Concepts and definitions

R&D; appropriation

Government R&D funding refers to appropriations and outlays for research and development in the state budget, i.e. intentions to spend money. Public funding for research and development includes R&D appropriations allocated to ministries, central government agencies and institutions. Development work of government-owned enterprises and municipalities is not included in the calculations.

R&D; in full-time equivalents (FTE)

R&D in full-time equivalents refers to the amount of time spent on R&D work during one year of full-time work (approx. 35 hours per week), allowing for 4-6 weeks of holidays.

R&D work done outside normal working hours is taken into account in calculating R&D in full-time equivalents, provided it is remunerated.

Research and development activity

Research and experimental development (R&D) comprise creative and systematic work undertaken in order to increase the stock of knowledge – including knowledge of humankind, culture and society – and to devise new applications of available knowledge.

The five criteria for identifying R&D:

To be aimed at new findings (novel)

The aim of the R&D is to produce new knowledge and novelties. Mere application of the existing knowledge in development of new solutions, products or procedures is not R&D activity.

To be based on original, not obvious, concepts and hypotheses (creative)

Characteristic to R&D activity is creativity, setting and testing of new hypothesis and concepts. Routine activities in the development of products, processes or other procedures in not R&D activity.

To be uncertain about the final outcome (uncertain)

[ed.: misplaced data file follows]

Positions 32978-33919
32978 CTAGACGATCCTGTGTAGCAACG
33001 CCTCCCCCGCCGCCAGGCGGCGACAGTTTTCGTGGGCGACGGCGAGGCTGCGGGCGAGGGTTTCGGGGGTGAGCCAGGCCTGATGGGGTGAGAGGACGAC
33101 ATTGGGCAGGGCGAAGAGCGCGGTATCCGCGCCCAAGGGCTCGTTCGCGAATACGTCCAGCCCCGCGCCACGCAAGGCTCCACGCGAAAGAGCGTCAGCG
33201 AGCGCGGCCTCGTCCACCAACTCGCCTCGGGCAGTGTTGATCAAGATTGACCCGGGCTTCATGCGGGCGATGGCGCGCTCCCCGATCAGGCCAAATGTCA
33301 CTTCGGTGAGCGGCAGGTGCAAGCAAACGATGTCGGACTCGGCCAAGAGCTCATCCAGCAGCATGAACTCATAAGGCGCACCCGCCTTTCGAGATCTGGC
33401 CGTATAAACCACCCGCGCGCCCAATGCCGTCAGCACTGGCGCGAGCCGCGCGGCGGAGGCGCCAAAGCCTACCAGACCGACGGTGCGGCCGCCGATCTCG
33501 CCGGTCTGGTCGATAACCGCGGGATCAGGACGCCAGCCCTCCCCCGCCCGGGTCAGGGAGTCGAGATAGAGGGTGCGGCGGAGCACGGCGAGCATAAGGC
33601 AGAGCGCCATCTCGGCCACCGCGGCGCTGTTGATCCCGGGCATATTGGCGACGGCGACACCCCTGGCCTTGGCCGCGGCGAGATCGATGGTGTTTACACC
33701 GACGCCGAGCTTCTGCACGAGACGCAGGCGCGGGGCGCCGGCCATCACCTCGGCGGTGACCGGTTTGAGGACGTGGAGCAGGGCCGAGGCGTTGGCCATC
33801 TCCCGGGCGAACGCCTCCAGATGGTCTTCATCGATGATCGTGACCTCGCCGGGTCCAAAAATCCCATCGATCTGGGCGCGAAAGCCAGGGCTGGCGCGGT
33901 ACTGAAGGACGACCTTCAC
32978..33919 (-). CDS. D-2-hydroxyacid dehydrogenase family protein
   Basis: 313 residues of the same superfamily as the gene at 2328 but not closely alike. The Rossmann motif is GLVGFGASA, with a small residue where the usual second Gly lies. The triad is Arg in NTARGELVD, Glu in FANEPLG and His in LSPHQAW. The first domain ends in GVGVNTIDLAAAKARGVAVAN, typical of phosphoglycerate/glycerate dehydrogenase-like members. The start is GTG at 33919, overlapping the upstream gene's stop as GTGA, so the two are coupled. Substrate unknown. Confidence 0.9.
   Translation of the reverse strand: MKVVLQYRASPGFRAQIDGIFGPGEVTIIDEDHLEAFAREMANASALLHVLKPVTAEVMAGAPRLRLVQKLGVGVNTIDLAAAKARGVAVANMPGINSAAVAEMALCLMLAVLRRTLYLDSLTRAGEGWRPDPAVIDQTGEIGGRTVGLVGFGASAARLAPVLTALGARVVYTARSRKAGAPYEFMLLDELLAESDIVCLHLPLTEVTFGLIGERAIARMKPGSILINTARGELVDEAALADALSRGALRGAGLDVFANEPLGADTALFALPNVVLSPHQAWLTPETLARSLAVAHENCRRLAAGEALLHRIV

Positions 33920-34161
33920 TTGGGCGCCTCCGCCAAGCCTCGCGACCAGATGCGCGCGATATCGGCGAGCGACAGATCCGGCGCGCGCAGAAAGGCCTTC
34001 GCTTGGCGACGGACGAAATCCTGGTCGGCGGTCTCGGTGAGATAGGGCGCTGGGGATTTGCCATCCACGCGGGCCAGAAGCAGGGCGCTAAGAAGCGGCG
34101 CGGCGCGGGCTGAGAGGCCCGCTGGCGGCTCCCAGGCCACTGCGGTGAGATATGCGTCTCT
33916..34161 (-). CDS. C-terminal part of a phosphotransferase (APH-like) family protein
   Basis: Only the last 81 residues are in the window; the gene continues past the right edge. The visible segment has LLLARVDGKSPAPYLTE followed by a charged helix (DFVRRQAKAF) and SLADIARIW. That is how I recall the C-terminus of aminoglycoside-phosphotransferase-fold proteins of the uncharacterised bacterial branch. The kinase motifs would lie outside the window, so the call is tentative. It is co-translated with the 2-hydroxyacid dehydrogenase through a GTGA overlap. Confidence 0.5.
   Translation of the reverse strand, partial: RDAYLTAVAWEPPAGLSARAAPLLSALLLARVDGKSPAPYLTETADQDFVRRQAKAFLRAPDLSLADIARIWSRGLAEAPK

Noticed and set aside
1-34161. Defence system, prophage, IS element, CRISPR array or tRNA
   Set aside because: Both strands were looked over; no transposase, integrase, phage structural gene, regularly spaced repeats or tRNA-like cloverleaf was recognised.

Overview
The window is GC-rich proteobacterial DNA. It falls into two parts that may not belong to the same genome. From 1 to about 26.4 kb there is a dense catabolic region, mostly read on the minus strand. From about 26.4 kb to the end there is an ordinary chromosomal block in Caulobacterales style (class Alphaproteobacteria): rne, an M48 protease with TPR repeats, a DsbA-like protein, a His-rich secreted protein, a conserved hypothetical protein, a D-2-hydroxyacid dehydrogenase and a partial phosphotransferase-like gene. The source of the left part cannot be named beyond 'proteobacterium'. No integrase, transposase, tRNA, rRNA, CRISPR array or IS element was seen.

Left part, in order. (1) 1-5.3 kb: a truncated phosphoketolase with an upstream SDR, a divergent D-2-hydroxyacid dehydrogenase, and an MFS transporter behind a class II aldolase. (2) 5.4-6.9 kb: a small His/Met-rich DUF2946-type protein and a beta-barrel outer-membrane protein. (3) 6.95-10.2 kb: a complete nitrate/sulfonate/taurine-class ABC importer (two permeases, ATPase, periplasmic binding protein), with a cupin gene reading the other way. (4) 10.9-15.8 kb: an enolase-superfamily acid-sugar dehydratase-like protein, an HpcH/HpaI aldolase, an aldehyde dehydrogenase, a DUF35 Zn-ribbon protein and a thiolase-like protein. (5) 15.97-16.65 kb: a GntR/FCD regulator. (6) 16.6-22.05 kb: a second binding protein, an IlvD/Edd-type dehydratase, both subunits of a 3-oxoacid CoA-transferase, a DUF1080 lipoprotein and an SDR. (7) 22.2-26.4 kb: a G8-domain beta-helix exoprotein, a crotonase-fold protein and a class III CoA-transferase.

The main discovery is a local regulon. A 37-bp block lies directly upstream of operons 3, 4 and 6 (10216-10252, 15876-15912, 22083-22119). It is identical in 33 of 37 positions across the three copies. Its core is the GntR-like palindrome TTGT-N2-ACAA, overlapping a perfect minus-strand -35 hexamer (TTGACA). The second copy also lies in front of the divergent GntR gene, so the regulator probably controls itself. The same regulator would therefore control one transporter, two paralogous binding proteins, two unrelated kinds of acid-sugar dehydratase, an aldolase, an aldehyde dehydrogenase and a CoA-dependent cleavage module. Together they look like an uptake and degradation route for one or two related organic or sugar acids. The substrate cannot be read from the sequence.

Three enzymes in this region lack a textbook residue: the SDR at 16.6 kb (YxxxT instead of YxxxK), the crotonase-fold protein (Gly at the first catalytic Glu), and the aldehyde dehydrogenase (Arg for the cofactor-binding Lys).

R&D involves uncertainty regarding outcomes and costs.

To be planned and budgeted (systematic)

R&D is conducted in a planned way, with records kept of both the process followed and the outcome. The purpose of the R&D project and the sources of funding for the R&D performed should be identified. R&D is often organized as a project, but it can also be goal-oriented activity of a person or a group.

To lead to results that could be possibly reproduced (transferable and/or reproducible)

An R&D project should result in the potential for the transfer of the new knowledge which also can be reproduced.

Distribution by type of R&D

Basic research is experimental or theoretical work undertaken primarily to acquire new knowledge of the underlying foundations of phenomena and observable facts, without any particular application or use in view.

Applied research is original investigation undertaken in order to acquire new knowledge. It is, however, directed primarily towards a specific, practical aim or objective.

Experimental development is systematic work, drawing on knowledge gained from research and practical experience and producing additional knowledge, which is directed to producing new products or processes or to improving existing products or processes.

Socio-economic objective

Government budget appropriations or outlays for R&D are considered in the statistics according to the social policy (socio-economic) objective. The division of government R&D funding into different objectives depends on the viewpoint of the classifier, in this case the provider of funding. The definitions used in Finland are based on the NABS classification (Nomenclature for the Analysis and Comparison of Scientific Programmes and Budgets, rev. 2007):


Industrial production and technology


Transport, telecommunication and other infrastructures


Exploration and exploitation of the earth